But that’s the tip of the iceberg: as the saying goes, for every rat we see, there are 50 we don’t. Daska, Model Town, and Joseph Colony are the daylight sins of an outfit that errs in the dark. The rot actually goes far deeper: false confessions, faulty investigations, and epic corruption.
And that’s not even touching the last great temple of Punjab policing: the thaana. In a joint study by Justice Project Pakistan and Yale Law School, the Faisalabad Police seemed little more than dungeon trolls. “Police beat victims, hang them by their arms or feet for hours on end, force them to witness the torture of others, and strip them naked and parade them in public,” the study reads.
Of 1,867 Medico-Legal Certificates the study examined from 2006 to 2012, physicians’ assessments confirmed injury in 1,424. That’s 76 per cent, and the details are horrific: rollers, chili peppers, and midair suspensions.
And this, when we need these men the most. Terrorism moves towards urban centres, making the police our first line of defence. And since Punjab has become a hub of sectarian fiends, one would imagine police action in overdrive. It is, if against other targets.
Like last December, when blind men protested low government quotas outside the Lahore Press Club. The police were on hand, commemorating World Disability Day by thrashing the disabled. This paper called it “licenced thuggery”. Everyone else called it business as usual.
But it’s time our apathy ended: the brutality of the Punjab police can no longer be ignored, try as the Punjab government might. When India’s Jayaprakash Narayan was asked why police reforms sunk in the past, he said, “There is deep institutional reluctance to make rule of law real, because much of the power of the executive in a centralised, dysfunctional system is derived from the control of police.” In other words, Raiwind Rulebook 101.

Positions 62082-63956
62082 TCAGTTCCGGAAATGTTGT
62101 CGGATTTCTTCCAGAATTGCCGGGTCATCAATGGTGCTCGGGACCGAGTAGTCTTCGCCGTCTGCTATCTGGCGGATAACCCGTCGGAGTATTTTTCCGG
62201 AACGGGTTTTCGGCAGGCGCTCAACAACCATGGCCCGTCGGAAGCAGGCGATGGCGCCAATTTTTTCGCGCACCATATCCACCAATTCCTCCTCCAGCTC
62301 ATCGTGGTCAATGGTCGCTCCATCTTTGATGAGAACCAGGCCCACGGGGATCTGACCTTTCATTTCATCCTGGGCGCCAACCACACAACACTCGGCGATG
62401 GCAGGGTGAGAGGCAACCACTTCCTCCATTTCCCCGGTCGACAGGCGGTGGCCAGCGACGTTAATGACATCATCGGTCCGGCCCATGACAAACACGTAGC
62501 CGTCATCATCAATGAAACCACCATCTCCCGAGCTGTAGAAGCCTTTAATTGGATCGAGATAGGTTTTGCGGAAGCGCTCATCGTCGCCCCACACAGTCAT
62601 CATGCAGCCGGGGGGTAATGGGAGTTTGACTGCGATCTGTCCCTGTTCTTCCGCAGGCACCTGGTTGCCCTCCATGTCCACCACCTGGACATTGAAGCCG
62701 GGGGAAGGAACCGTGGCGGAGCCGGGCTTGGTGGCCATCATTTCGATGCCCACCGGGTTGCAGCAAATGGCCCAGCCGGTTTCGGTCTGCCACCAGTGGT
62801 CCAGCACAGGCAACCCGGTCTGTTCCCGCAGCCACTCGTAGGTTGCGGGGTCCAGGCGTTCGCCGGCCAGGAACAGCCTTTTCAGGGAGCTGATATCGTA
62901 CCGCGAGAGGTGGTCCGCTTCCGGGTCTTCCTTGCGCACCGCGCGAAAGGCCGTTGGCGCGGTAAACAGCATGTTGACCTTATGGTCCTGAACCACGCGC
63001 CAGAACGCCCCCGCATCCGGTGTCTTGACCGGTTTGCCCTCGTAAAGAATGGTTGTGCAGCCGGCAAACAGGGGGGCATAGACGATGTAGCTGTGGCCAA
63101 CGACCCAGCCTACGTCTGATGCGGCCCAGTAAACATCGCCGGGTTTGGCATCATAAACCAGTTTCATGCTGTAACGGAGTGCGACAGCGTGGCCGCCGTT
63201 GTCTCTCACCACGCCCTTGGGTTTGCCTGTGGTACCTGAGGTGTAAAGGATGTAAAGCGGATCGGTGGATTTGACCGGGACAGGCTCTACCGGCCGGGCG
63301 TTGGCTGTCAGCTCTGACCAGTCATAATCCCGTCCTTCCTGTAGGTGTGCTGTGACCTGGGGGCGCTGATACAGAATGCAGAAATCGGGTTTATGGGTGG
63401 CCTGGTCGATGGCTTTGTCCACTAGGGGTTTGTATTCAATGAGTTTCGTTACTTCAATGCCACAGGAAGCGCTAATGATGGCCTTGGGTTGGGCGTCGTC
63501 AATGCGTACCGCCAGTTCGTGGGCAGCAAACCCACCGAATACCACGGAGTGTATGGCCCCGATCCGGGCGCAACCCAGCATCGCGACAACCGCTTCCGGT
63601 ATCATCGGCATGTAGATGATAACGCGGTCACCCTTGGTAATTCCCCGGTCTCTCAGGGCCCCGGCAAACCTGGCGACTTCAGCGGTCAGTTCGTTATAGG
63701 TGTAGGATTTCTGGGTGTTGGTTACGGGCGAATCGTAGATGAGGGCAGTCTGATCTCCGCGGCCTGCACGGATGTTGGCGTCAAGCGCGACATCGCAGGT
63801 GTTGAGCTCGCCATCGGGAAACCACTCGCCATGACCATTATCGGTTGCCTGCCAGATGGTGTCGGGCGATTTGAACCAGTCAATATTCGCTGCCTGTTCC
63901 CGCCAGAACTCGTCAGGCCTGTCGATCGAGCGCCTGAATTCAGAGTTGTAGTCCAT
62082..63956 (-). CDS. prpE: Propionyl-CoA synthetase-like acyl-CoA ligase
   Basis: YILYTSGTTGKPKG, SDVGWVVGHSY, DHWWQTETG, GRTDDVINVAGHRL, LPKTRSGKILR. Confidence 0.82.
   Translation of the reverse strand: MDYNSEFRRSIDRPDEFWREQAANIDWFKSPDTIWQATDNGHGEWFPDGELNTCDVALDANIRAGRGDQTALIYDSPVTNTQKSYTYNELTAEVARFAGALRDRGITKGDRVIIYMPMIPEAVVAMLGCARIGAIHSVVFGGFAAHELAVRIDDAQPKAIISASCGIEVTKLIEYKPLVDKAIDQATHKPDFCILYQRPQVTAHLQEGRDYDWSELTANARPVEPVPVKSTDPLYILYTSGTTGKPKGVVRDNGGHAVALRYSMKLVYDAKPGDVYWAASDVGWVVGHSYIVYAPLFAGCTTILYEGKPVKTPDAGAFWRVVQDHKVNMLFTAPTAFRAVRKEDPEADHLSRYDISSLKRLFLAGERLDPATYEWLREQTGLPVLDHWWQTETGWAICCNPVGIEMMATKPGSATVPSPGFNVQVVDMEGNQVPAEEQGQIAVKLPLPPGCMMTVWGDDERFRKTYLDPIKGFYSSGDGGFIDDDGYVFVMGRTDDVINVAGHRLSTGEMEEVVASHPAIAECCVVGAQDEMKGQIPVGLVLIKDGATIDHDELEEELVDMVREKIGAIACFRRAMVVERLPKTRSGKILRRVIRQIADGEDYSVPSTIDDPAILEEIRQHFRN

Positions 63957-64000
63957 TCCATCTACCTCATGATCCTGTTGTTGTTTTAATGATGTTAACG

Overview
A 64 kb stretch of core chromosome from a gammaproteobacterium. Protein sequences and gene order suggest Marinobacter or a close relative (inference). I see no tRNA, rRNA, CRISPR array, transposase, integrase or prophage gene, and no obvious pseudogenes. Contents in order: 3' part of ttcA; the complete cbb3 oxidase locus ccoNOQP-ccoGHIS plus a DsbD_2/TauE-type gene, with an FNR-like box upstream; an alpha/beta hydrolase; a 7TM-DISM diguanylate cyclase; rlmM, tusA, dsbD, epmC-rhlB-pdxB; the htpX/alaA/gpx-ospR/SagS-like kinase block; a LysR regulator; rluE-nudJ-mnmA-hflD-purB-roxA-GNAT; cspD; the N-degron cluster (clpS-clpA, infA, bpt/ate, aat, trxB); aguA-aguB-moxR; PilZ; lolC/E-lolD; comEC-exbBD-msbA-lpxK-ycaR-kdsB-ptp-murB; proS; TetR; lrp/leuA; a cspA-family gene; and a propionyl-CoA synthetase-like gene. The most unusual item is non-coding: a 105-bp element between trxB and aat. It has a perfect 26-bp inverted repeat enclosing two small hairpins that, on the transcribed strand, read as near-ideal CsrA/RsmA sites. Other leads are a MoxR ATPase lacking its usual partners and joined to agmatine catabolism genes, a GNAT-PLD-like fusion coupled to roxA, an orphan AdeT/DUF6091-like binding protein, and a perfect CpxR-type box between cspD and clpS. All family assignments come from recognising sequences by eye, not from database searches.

Yet the state must progress. A series of recommendations made by Asia Society require heeding, if three years late: that the Police Order of 2002 must be implemented uniformly; political pressure be minimised via security of tenure; salaries and working conditions be improved (a la the Motorway Police); an independent police complaints authority be established; hirings and promotions be overhauled; training be revamped to accommodate the needs of minorities; an expert cadre for terrorism be created from within; coordination be improved with intelligence agencies; and more women be encouraged to join.
A long path ahead, but one we must start down. Before all else though, SHO Shehzad Warraich — if he did fire straight into Daska’s unarmed lawyers on May 25 — must be made to understand that murder carries consequences.
In a recent column, Mr Fahd Husain was accosted by a police officer, “You look at Bollywood and Hollywood movies and their police is always shown as a hero, but in Pakistan we are always the villain…you media should please help improve our image in the eyes of the public.”
But no press campaign can upend the truth: that art has imitated life since the beginning of time.
Published in The Express Tribune, May 28th, 2015.